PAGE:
Retribution for opposition to the coup was implemented early on in February, so Dr. Spring’s clinics had to be mobile and they moved locations often to keep out of sight of the military. Despite months of success, one evening Dr. Spring got word that one of his clinics had been discovered by the junta. While searching the clinic and arresting Dr. Spring’s coworkers and friends, the junta were now en route for him. He remembers it was 6:00p.m. In one hour, the junta would be at his house to detain him and, most likely, his entire family. He had no time to plan; they had to decide what to do immediately. They did the only thing they could: they ran. Barely escaping arrest, and seeing their personal property confiscated, Dr. Spring and his family fled their home on a full-moon night with little more than the clothes on their backs.  

Five days after fleeing their home, Dr. Spring and his family secretly watched from a distance as the junta patrolled their home and surrounding areas in search of him. Hiding in their town was not safe enough. He needed to flee much further if he was to be out of danger. “During this time we could not eat or sleep [much] due to fear,” Dr. Spring remembers. It was during this time they were able to make contact with the Free Burma Rangers (FBR). Escorted under the guidance and protection of an ethnic resistance group coordinated by FBR, Dr. Spring and his family traveled beyond roads and armed checkpoints deep into the mountainous jungle. Seven days later, they arrived at FBR’s Jungle School of Medicine (JSMK).

JSMK is a small, remote hospital and medic training facility primarily serving hill tribe patients, some of whom are victims of Burma Army violence. Dr. Spring quickly applied himself at JSMK by treating patients and jumping into the teaching routine for FBR’s medic students. While the war raged on, Dr. Spring also braved the frontlines with FBR where the fighting was most severe. He supported local medics and provided care to casualties there. The increasingly widespread attacks since the coup have drastically affected the needs of those who FBR and JSMK serve and Dr. Spring’s skills and expertise has been of significant value. Yet, perhaps what is most significant is simply what Dr. Spring’s presence at FBR and JSMK represents: for years, those in central Burma, like Dr. Spring, were given a misconstrued reality of Burma through government censorship and propaganda. Many did not understand the degree of oppression their fellow ethnic citizens were suffering under Burmese military rule. A central Burmese doctor now serving alongside hill tribe village medics represents the unity taking place on a larger scale across Burma. In a rare moment, people from all parts of the country are uniting in the fight for freedom for all.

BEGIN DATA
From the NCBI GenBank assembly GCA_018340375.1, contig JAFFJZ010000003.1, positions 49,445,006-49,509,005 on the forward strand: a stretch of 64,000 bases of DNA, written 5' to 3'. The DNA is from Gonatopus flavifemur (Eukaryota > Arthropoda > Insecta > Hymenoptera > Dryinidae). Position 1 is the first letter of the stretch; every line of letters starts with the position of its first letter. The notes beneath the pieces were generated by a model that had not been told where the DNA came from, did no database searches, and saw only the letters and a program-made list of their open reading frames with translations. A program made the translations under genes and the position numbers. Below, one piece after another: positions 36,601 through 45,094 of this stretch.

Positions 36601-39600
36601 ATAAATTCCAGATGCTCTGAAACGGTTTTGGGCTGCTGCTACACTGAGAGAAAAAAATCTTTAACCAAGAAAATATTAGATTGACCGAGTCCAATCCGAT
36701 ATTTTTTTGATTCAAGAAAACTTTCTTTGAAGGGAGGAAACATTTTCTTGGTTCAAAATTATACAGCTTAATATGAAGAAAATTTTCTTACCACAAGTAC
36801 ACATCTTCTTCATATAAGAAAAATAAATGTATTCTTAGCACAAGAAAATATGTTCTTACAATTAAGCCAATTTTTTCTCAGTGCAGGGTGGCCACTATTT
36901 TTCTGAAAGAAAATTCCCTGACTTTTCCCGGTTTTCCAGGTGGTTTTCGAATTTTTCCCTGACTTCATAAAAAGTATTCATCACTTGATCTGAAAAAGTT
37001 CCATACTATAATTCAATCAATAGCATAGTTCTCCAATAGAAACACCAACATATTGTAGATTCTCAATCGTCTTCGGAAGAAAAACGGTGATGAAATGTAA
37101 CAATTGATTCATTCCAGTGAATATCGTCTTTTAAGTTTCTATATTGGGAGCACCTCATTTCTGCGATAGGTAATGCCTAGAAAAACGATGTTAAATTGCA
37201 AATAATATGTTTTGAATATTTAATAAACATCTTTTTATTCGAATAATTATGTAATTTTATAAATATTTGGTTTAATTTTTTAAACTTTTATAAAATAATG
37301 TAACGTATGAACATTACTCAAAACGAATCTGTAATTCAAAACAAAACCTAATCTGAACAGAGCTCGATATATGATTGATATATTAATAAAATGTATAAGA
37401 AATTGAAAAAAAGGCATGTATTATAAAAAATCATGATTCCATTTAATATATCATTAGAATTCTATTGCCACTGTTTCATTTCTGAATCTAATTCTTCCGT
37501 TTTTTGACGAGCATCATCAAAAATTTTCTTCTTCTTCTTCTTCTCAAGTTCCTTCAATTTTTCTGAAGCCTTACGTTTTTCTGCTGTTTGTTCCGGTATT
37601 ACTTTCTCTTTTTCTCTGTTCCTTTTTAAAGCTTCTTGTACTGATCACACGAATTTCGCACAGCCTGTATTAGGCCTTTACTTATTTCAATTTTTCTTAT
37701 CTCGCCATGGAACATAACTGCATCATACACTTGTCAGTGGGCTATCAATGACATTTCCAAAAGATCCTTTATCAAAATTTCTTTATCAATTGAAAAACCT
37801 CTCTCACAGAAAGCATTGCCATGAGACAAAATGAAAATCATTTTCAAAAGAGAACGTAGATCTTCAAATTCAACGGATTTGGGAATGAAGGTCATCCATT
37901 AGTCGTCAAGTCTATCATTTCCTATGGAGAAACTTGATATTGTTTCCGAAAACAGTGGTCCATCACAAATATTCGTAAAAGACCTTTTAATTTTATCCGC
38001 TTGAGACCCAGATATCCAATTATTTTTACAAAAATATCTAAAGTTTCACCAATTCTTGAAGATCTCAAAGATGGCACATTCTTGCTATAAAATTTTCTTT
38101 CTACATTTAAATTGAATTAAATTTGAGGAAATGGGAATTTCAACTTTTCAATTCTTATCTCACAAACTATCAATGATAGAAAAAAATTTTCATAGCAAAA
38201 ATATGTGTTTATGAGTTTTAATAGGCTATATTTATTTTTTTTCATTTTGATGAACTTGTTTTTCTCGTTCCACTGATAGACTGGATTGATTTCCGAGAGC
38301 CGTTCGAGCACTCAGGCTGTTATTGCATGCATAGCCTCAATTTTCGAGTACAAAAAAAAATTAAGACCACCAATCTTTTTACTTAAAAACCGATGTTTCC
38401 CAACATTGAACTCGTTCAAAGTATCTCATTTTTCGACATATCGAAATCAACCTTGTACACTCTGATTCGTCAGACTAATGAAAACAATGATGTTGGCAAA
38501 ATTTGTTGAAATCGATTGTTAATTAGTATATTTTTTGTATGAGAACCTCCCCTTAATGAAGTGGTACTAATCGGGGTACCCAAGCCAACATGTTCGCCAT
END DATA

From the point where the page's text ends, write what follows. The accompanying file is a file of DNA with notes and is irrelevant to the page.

JSMK was originally just going to be one stop on the journey to safety for Dr. Spring and his family; however, as he has spent time working there, they decided to stay to continue helping the revolution. He says, “The coup stands as an insult to the people of Myanmar and as an affront to international efforts at democracy building. As a citizen of the free world I am committed to stand in opposition to tyranny in Myanmar and elsewhere.”

For the foreseeable future, Dr. Spring and his family cannot safely return to their home and continue to live in hiding as political refugees in their own country. They now share the status of IDP with more than one million of their fellow countrymen and women, and yet, there is hope. There is hope because, unlike the 1995 historical drama, Burma’s story is still being written. It is being written by the courageous men and women of Burma, who are laying down their lives each day, like Dr. Spring. Once a doctor donating thousands of dollars to IDPs from afar, he is now a doctor serving amongst thousands of IDPs as one himself; Dr. Spring continues the fight for democracy “beyond Rangoon,” beyond home, and beyond life as he once knew it. “My dream is that one day it [democracy] will happen because it’s not like 1988 … now people are aware of who is the common enemy, Kachin already know about that, Karen already know about that, Shan, Rakhine and even Bamar know who is the common enemy, who makes us poor, who oppresses us. So this is a good time….”

Thanks and God bless you,

Free Burma Rangers

Dr. Spring treating a patient at JSMK
Dr. Spring teaching at JSMK